Wednesday, November 27, 2013

Spilling Over: I Am Rich


Father, this morning I am thankful, utterly thankful, that you allow me to enter your Presence. The words enter his gates with thanksgiving, enter his courts with praise are far more than words to me.
I think about the enormity and density of coming into your Presence—of me a simultaneous sinner and saint—and I am silently overwhelmed.
Father, for so long I searched and looked to find something good and something real. I looked to find something far greater than myself. But I did not find something. No, you found me. I did not find you. You found me. Lost and meandering. Directionless and clueless. Empty and starving.
You found me.
I consider all the times I have failed, all the times that surely I must have disappointed, the many ways I could have chosen you and I didn’t.
I grieve the years I squandered and wasted. I regret all the times I judged others even though you showed me great mercy. I rue the times when I viewed someone else’s perspective less valuable than my own. I lament the times when I saw someone angry and reacted in like manner. I sorrow for being like the priest and Levite and walking on by the wounded, fearing to get my own hands dirty.
But today, this day, I am thankful because you didn’t dismiss me from your Presence. No, you did the opposite. You said, Come into my Presence and I will enable you to make good choices. I will lead you to what will prosper you. I will give you the strength to do things differently. I will change the heart of stone in you; I will make it tender. I will make it flesh.
And this sweetness of You drew me.
Praise you for your goodness to me. Thank you for your faithfulness that knows no end. Thank you for your patience with and for me. Thank you for your long-suffering toward me. Thank you for your love—the depth, the width, the height and the length of it—because you extend it to me daily. And I am rich.

Thank you.

Amen

 

Tuesday, November 26, 2013

Spilling Over: Bulletin Boards


I am amazed by so many things; I am so thankful that through all of my years of corruption and waywardness somehow God has preserved in me this wonder over the smallest of things. I have been enthralled by babies’ births and anthills and bumble bees. On a daily basis I usually find something regardless of how simple to interest me, some thread of seemingly nothing to someone else.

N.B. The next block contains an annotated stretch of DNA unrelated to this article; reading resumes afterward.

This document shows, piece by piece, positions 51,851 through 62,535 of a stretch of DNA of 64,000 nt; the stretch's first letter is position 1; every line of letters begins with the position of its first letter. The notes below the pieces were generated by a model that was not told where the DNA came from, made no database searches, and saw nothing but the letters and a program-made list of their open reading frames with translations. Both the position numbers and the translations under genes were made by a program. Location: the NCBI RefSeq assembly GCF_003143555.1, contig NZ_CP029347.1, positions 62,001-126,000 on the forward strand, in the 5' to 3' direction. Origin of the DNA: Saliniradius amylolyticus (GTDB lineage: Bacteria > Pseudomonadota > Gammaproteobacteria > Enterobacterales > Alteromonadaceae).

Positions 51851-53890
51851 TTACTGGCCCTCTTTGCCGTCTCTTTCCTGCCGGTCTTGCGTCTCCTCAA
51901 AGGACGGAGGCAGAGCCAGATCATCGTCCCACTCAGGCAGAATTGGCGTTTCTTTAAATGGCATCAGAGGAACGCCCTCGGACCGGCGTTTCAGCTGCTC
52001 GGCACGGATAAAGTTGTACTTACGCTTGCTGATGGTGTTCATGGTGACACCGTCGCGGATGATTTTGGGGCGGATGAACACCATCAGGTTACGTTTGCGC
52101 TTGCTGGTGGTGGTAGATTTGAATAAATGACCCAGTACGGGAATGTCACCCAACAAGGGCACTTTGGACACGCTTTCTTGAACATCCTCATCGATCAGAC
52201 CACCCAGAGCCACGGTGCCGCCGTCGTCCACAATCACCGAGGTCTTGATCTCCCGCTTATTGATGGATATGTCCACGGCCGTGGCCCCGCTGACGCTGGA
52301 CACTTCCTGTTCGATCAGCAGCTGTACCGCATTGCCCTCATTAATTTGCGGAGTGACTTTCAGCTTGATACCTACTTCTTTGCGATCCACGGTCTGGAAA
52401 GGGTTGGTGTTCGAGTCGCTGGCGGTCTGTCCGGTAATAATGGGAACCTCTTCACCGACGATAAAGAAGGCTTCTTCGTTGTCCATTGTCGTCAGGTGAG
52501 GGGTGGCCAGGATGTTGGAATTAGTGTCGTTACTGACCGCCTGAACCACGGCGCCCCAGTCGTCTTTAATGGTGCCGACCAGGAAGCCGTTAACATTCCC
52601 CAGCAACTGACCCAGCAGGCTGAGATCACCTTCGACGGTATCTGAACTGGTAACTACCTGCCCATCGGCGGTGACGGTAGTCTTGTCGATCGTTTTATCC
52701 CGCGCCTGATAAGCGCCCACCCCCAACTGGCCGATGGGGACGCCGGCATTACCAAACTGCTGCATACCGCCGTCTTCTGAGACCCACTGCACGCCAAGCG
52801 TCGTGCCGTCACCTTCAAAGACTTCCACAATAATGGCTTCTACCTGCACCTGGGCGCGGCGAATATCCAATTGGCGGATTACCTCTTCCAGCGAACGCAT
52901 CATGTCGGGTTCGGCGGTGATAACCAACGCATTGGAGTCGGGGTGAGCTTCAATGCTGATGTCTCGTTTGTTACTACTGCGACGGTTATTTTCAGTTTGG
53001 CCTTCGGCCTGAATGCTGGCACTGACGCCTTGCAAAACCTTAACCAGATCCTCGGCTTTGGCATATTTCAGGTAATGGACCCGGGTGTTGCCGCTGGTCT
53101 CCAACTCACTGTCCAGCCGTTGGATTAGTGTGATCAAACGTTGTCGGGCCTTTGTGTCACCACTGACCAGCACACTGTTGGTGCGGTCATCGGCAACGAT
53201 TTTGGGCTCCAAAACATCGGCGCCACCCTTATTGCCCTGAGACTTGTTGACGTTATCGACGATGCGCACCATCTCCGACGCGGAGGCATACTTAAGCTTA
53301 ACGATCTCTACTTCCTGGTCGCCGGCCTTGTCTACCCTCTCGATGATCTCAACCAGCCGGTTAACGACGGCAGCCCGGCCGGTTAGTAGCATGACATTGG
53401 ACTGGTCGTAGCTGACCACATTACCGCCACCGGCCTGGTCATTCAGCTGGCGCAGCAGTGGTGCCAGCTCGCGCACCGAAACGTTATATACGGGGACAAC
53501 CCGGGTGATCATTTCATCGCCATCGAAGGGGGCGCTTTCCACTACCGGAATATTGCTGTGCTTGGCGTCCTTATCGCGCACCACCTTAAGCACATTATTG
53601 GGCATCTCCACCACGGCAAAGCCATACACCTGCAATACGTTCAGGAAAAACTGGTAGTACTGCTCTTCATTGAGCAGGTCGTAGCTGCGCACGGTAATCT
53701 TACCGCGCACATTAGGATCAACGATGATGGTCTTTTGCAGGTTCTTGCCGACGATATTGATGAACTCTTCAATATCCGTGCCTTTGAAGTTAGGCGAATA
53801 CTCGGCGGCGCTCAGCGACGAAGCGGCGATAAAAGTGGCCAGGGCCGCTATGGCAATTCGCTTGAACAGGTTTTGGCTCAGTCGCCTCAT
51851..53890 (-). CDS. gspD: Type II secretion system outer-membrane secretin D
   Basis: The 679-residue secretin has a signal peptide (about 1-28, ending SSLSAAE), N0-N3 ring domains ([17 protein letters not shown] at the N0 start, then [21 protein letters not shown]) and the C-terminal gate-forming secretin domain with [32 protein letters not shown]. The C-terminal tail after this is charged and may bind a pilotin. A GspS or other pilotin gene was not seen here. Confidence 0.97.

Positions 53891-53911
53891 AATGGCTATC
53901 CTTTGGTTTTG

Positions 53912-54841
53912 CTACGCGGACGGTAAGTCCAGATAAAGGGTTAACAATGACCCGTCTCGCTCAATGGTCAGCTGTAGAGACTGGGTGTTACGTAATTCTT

On our refrigerator we have two bulletin boards. They are white boards with a cork inset and a black magnetized marker attached. My third daughter bought these back in September and they have been on the bottom of the fridge door ever since. No one in the house would consider moving them. These boards are two of my favorite things in the house.  
Why?
They aren’t used to remind us of calendar events or daily chores or grocery lists.
These boards are used to remind us of who we are.
Really, Tamera, aren’t you being a little over dramatic? (Who would dare accuse me of such a thing?)
Seriously.

I’ve only written on these boards twice since they arrived. My youngest daughters, who still live with us, fill the white space with black letters. They are the ones who do most of the messaging, and I always know which one because their handwriting is so distinct.
I am so grateful.
These boards are erasable, but the messages are indelible.
These boards hold messages: scripture verses, quotes, song lyrics and notes. To me. To Steve. To each other. To themselves.
Reminders.
Beautiful reminders of the truth God desires for us to remember about him, about others and about ourselves.
Some mornings I stand in front of the refrigerator and laugh. Right out loud. Sometimes I need to sit down on the stool behind me, floored by the insight before me. Sometimes I just stand in the middle of the floor and cry because of the vulnerability and transparency.

These girls know how to encourage. They know how to bolster someone’s spirit—not with flattery, but with honestly raw words. They know how to turn a word or phrase so it exhorts without ever being pushy or overbearing or sappy.
The length of the messages varies. The intervals between new messages fluctuates. One message may remain for a week. A message may be three words long or it may start on one board and spill over to the other.
Last night when I got home one of the boards said—

Hope unswervingly


Today I am thankful for bulletin boards.
Today I will attempt to live out those four words. I am reminded of my motivation and my purpose.
Partly because of four words written on a white bulletin board on our refrigerator.
 
 
 
 
 
 

Saturday, November 23, 2013

Spilling Over: As Iron Sharpens Iron


I sat here tonight and wondered how to narrow and compress into a few short paragraphs the many things for which I am thankful. How do I distill all the richness of my life into such a short space?
I didn’t even know where to begin. So, I just started with the immediate: what I was thankful for within the sphere of where I sat. And as always when you are thankful for three things you find gratitude for thirty.